Countries in South-East Europe share experiences on culture and development
The meeting in Belgrade allowed to share as well as confront experiences and practices with partial results in the 7 key CDIS policy dimensions
On 20 April 2016, in Belgrade, the Ministry of Culture and Media of Serbia hosted the regional meeting on “The implementation of Culture for Development Indicators in South East-Europe: results, lessons learnt, recommendations". The event was organized in cooperation with the UNESCO Regional Bureau for Science and Culture in Europe, Venice (Italy). Besides taking stock of the progress made in the implementation process in the concerned countries, the meeting served to present and assess challenges encountered, threats and opportunities for improvement as well as a monitoring framework based on the Implementation Toolkit provided by UNESCO.
During its pilot implementation phase at global level from 2011 to 2014, the CDIS involved over 24 national level workshops to discuss and validate results, bringing together a large number of stakeholders from ministries, national statistics institutes, academics, development agencies and civil society. The pilot phase included Bosnia and Herzegovina.
Following that experience, since 2015, the UNESCO Regional Bureau is supporting to the implementation of the CDIS in other countries in South-East Europe, starting with Montenegro, Croatia, Republic of Moldova, Serbia, and Albania.
In 2016, other countries of the region are expected to implement the CDIS. Thanks to these joint efforts, South-East Europe is the sub-region at global level in which the implementation of the CDIS methodology is most advanced, providing an unprecedented opportunity to compare data, results, and sectoral policy at a sub-regional and European level.
Under the coordination of the UNESCO Regional Bureau, the meeting in Belgrade allowed to share as well as confront experiences and practices with partial results in the 7 key CDIS policy dimensions: Economy; Education; Governance; Social participation; Gender equality; Communication; and, Heritage. Recommendations for future action at policy level will be provided on the basis of the outputs collected so far. The meeting will also set the stage for a reinforcement of the international cooperation on the protection and promotion of the diversity of cultural expressions, at sub-regional level and vis-à-vis the broader European framework.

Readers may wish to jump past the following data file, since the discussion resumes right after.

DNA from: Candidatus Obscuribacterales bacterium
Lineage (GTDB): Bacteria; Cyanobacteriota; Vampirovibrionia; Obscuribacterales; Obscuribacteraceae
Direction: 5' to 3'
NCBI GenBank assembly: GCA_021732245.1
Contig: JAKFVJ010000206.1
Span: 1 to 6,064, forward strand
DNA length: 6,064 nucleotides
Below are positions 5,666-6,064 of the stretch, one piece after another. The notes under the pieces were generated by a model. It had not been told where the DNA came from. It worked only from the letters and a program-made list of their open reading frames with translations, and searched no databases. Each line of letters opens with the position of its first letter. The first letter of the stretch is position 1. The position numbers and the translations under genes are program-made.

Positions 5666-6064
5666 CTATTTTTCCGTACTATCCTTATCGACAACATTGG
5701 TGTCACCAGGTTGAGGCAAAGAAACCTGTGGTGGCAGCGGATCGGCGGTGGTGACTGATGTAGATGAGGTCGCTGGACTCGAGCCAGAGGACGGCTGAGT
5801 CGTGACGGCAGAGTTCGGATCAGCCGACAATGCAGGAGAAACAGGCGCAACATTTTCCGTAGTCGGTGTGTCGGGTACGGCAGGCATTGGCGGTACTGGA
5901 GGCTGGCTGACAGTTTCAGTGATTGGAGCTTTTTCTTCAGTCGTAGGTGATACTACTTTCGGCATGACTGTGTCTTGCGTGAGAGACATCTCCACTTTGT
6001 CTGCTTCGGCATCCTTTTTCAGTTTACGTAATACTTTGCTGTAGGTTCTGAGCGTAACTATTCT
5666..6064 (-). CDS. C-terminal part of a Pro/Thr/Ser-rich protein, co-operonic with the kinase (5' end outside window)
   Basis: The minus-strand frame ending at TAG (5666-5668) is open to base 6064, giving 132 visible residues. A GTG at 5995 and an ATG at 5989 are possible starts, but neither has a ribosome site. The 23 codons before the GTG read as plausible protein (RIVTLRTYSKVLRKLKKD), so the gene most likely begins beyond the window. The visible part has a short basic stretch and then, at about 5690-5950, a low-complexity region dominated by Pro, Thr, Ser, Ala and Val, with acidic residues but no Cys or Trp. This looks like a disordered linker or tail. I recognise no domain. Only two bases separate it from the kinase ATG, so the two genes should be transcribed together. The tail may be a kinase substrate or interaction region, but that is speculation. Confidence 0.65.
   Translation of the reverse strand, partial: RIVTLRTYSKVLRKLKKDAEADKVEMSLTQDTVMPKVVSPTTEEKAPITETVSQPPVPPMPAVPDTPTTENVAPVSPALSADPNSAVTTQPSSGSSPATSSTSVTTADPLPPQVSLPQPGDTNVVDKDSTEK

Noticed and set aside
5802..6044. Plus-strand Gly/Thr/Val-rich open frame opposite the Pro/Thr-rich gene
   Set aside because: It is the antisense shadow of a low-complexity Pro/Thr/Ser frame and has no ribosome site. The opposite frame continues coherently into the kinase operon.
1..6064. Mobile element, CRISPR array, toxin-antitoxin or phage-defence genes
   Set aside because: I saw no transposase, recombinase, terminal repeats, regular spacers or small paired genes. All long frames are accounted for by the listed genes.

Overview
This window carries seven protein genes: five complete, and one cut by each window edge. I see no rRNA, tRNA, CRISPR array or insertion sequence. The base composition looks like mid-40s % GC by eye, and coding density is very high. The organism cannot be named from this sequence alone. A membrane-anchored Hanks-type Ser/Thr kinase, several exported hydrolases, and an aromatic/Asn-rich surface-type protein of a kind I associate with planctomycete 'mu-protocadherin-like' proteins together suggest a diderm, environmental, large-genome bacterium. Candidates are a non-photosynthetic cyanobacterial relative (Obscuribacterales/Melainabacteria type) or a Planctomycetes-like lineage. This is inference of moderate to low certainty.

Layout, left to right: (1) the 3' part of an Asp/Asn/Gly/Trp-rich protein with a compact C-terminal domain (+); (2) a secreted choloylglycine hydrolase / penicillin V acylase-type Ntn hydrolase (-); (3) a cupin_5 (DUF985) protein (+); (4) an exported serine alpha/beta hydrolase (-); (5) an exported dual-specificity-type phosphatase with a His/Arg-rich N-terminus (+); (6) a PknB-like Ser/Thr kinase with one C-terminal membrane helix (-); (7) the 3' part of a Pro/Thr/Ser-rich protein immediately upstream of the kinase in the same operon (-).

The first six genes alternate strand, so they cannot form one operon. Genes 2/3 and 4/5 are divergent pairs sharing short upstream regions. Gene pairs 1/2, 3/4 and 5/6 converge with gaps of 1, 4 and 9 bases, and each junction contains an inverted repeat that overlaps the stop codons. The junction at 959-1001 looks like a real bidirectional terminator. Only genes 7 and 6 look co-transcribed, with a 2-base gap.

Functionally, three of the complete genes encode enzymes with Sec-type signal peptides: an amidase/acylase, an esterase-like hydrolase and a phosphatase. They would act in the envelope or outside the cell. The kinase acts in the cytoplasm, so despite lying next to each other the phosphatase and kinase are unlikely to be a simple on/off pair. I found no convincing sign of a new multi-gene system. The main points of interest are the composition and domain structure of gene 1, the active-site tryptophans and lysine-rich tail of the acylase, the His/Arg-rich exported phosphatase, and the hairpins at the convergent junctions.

Officials representing the ministries of culture and relevant authorities of the Member States of the Council of Ministers of Culture of South-East Europe - Enhancing Culture for Sustainable Development (CoMoCoSEE), participated in the meeting: Albania, Bosnia and Herzegovina, Bulgaria, Croatia, Greece, Montenegro, Republic of Moldova, Romania, Serbia, Slovenia, The former Yugoslav Republic of Macedonia and Turkey. The UN Resident Coordinator in Serbia, UNESCO staff, and other international experts also took part in the meeting.
The workshop was inaugurated by Mr Ivan Tasovac, Minister of Culture and Information of the Republic of Serbia; Ms Tanja Miscevic, Chief negotiator for Serbia’s accession negotiations with the EU, Chapter 26 on Education and Culture; and the UNESCO representatives.
The organization of the meeting was made possible thanks to the annual contribution of Italy to the UNESCO Regional Bureau for Science and Culture in Europe.
This news is also published at UNESCO website: http://www.unesco.org/new/en/venice/about-this-office/single-view/news/countries_in_south_east_europe_share_experiences_on_culture_and_development/#.Vzl1f4crhaQ
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The UNESCO Culture for Development Indicators (CDIS) aim to highlight how culture contributes to development at a national level, fostering economic growth and helping individuals and communities to expand their life choices and adapt to change. They contribute to the implementation of Article 13 (Integration of Culture in Sustainable Development) of the 2005 Convention on the Protection and Promotion of the Diversity of Cultural Expressions.
CDIS provide evidence-based justification for the inclusion of culture in development strategies and plans. Their implementation allows to gather new data for informed policies and monitoring systems for culture; to build capacities in data collection and analysis on culture and development; to promote awareness of culture’s role in sustainable development through participative inter-institutional dialogue; and, to foster a comparable understanding across the region and at an international level.